Jump to content


Photo

Photographing For Entering Contests?

Judges?

  • Please log in to reply
11 replies to this topic

#1 Biglou13

Biglou13

    Advanced beginner pottery, Advanced in other art

  • Members
  • PipPipPip
  • 1,033 posts
  • LocationNorth Florida

Posted 30 May 2014 - 08:54 PM

I have a few woodfired pieces I want to enter in a contest. (Finally)
Problem is you can't show the qualities of the piece in one image. Especially wood fired.
What is your opinion on submitting 2up or even 4 up images. As the single image submitted. Why don't the contests allow multiple images.
I think video would do more justice for contest submission.
It's frustrating, even though a picture may be worth a thousand words.
I need at least 4000 words to give a taste of what pot has to offer.

What say you?
Especially those that have judged these contests.

I haven't set up the studio shot yet. But I do have EXTENSIVE experience as a photog. Which is more frustrating be cause I can't get one image to say it all.

http://community.cer...hino-woodfired/

The last 8 images in gallery are of 2 bowls..... Gives the idea of variance on same piece.
Caution big brother is watching.
The beige is blinding!!!!!!
The middle of the road is boring

The true sign of intelligence is not knowledge but imagination.
-Albert Einstein

#2 bciskepottery

bciskepottery

    Advanced Member

  • Members
  • PipPipPip
  • 1,554 posts
  • LocationNorthern Virginia

Posted 30 May 2014 - 09:07 PM

Some shows/contests allow for/require one close-up/detail shot in addition to the overall picture.

#3 Colby Charpentier

Colby Charpentier

    Advanced Member

  • Members
  • PipPipPip
  • 173 posts
  • LocationProvidence, RI

Posted 30 May 2014 - 09:36 PM

I don't know much about contests, but shows occasionally allow multiple images. The real thing to consider when you're representing your work through photos is that the photo IS the product. The photo of the work needs to get the work in, and a single stunning image is going to go a lot further than a bunch of nice images..



#4 GEP

GEP

    Moderator / full time potter ^6 stoneware

  • Moderators
  • 874 posts
  • LocationSilver Spring, MD

Posted 31 May 2014 - 08:41 AM

From someone who also gets frustrated sometimes that a photograph can only be taken from one angle .... you still need to choose the "best angle" of your pot.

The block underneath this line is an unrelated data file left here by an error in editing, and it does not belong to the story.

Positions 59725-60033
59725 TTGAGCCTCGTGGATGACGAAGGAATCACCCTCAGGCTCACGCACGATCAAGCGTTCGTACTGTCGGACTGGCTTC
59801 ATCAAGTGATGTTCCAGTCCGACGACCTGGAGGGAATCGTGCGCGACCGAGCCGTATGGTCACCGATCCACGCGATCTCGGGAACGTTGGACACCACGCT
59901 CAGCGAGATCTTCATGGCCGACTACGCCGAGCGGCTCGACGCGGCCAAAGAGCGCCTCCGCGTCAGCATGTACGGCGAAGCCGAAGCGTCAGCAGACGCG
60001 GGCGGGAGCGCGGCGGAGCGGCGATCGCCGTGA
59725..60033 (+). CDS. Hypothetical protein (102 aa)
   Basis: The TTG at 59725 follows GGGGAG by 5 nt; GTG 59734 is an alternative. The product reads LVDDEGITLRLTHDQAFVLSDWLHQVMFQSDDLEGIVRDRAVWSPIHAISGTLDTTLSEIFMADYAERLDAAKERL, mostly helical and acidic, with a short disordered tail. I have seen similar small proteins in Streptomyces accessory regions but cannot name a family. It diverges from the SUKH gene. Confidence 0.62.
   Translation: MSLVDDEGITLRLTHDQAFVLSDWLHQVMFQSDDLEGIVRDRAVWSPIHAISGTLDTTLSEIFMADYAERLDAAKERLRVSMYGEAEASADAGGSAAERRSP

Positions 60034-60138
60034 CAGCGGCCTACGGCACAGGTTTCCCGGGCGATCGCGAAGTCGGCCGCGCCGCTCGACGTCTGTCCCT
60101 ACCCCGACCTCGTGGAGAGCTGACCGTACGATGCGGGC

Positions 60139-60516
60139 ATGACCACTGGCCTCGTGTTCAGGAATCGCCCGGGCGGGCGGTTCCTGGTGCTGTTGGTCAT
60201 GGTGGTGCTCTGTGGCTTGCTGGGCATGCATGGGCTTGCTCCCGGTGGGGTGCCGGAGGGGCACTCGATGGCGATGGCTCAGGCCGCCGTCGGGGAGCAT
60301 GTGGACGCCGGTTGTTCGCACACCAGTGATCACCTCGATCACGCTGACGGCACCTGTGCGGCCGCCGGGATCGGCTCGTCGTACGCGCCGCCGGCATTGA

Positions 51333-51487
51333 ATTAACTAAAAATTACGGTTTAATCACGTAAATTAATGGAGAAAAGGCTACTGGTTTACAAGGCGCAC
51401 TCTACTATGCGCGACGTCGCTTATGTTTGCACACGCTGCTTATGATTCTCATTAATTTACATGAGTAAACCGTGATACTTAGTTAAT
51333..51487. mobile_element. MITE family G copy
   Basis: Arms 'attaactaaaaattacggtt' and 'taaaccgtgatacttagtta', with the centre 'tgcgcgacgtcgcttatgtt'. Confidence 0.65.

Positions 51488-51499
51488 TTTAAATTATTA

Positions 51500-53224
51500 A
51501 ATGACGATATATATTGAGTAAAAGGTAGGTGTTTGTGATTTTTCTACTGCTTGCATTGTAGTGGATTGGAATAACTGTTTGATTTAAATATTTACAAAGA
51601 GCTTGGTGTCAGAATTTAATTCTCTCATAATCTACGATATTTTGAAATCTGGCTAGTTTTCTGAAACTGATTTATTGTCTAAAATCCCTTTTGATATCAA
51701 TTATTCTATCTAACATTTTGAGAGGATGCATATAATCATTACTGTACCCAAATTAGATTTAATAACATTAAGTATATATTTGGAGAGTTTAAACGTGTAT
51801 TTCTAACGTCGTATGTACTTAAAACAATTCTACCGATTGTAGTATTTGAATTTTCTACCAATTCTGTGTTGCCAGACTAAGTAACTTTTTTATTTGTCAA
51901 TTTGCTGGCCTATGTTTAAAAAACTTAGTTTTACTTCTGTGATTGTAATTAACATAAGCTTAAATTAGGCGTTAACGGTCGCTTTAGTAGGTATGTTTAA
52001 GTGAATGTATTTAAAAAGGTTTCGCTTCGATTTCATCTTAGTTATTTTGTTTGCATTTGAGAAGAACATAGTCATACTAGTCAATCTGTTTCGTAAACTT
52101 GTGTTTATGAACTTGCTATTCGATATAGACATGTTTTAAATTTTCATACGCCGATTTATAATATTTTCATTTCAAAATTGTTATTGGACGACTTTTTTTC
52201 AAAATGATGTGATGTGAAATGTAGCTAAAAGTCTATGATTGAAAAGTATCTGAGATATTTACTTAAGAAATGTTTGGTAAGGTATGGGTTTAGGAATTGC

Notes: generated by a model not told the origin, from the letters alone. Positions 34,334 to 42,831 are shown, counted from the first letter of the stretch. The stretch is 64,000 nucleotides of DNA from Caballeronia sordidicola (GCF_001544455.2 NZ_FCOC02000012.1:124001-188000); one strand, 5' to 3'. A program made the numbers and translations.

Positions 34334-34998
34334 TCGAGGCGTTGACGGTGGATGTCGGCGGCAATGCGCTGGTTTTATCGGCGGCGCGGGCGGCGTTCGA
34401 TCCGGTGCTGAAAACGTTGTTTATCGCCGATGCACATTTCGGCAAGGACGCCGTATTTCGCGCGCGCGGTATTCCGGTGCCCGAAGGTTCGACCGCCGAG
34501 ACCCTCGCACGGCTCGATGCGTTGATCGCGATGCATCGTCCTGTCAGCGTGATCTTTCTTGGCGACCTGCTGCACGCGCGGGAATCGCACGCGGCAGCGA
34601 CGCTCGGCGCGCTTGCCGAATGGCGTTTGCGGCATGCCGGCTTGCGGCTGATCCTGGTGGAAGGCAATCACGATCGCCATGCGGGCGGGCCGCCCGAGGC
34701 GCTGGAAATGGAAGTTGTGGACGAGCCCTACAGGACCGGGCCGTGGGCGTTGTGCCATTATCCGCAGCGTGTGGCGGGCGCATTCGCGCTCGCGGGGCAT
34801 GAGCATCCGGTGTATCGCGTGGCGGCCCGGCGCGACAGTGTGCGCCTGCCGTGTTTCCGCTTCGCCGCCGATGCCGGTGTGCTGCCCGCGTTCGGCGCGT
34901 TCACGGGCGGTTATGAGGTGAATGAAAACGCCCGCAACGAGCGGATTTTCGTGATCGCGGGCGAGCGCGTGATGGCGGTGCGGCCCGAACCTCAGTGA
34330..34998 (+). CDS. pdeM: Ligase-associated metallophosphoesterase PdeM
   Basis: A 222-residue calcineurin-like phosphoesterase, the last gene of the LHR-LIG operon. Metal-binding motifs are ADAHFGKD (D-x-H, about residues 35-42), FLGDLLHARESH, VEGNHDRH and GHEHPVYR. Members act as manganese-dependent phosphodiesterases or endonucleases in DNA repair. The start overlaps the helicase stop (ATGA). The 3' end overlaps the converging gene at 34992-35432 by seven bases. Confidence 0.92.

If the "best angle" blows the judges' minds, you don't need anything else. Maybe you'll leave them wanting to see the other angles, but they will have to wait.

If the "best angle" does not blow the judges' minds, the other angles won't either.

If your intention is to enter competitions regularly, Colby is correct in saying your entry is the photograph, not the pot. Therefore, you should be thinking about the photograph as you make the pot.

Read the entry instructions carefully. If they don't allow multiple views, or don't mention it, then submit only one photo.

Good luck!
Mea Rhee
Good Elephant Pottery
http://www.goodelephant.com

#5 neilestrick

neilestrick

    Neil Estrick

  • Members
  • PipPipPip
  • 2,798 posts
  • LocationGrayslake, IL

Posted 31 May 2014 - 09:19 AM

Most shows don't have the time to view multiple angles of each piece. Judging a show is very time consuming and exhausting.

 

You've run into one of the issues with trying to photograph wood fired pieces- they look different from every angle. For most pots, like mine, this is not an issue. The 'front' looks the same as the 'back'. Just pick the best side. In my experience wood fired pots usually have a good side and a not-as-good side anyway.

 

Also be prepared for the fact that some really nice pots make really bad photos. If you want to get into the show, look for the best photo, not necessarily what you think is the best pot.


Neil Estrick
Kiln Repair Tech
L&L Distributor
Owner, Neil Estrick Gallery, LLC
www.neilestrickgallery.com

neil@neilestrickgallery.com

#6 JBaymore

JBaymore

    Moderator

  • Moderators
  • 3,021 posts
  • LocationWilton, NH USA

Posted 31 May 2014 - 11:44 AM

This is an ongoing issue here in the US.  Shows typically get juried by slides.  (In Japan... pieces get sent in. Yeah... expensive.)  So the photograph is at LEAST (if not more) important that the piece.

 

If you do not follow the entry guidelines exactly... you'll get instantly and brutally edited out of the running before the juror(s) ever even see the images.  That is the exhibition organizer's job.  Pre-screen the submissions for compliance to the rules.  The juror gets it all after that has been done.

 

Jurying a show is a really difficult task.  When you look at the slides/images for jurying.... you might be confronted with at least 100 or maybe up to 300-400 choices of pieces (or more), depending on the show.  The piece's image is on the screen for a second or two before the conscious decision is made to leave it for a moment longer to think about it... or just move on.  That image has to POP on the screen to catch the attention.  If it doesn't......... next slide.

 

Lots of poor pots with good photos get juried in,........ and lots of killer pots with poor photos get juried out.  Way of the world.  OCCASIONALLY... a piece that had as killer photograph... but in person does not live up to that photo.... gets pulled from the show.  But that is rare,....and it has to be very blatant.

 

(We won't get into the factors of show themes and/or juror's taste bias and such.  That is all there also.)

 

And some great work just is VERY difficult to photograph well.  The more wabi-sabi and subtle it is... the harder to photograph and make it "zing" fro photo jurying.  Those works are about quietness.  "Quietness" does not get into most American shows.  Particularly these days.

 

This is even true with woodfire work, with all its potential subtelties,...... it is the "dramatic" woodfire pieces.... the "in your face" ones ........ that typically get into the juried shows.  You see more variation in the nature of works in the invitational or the solo shows.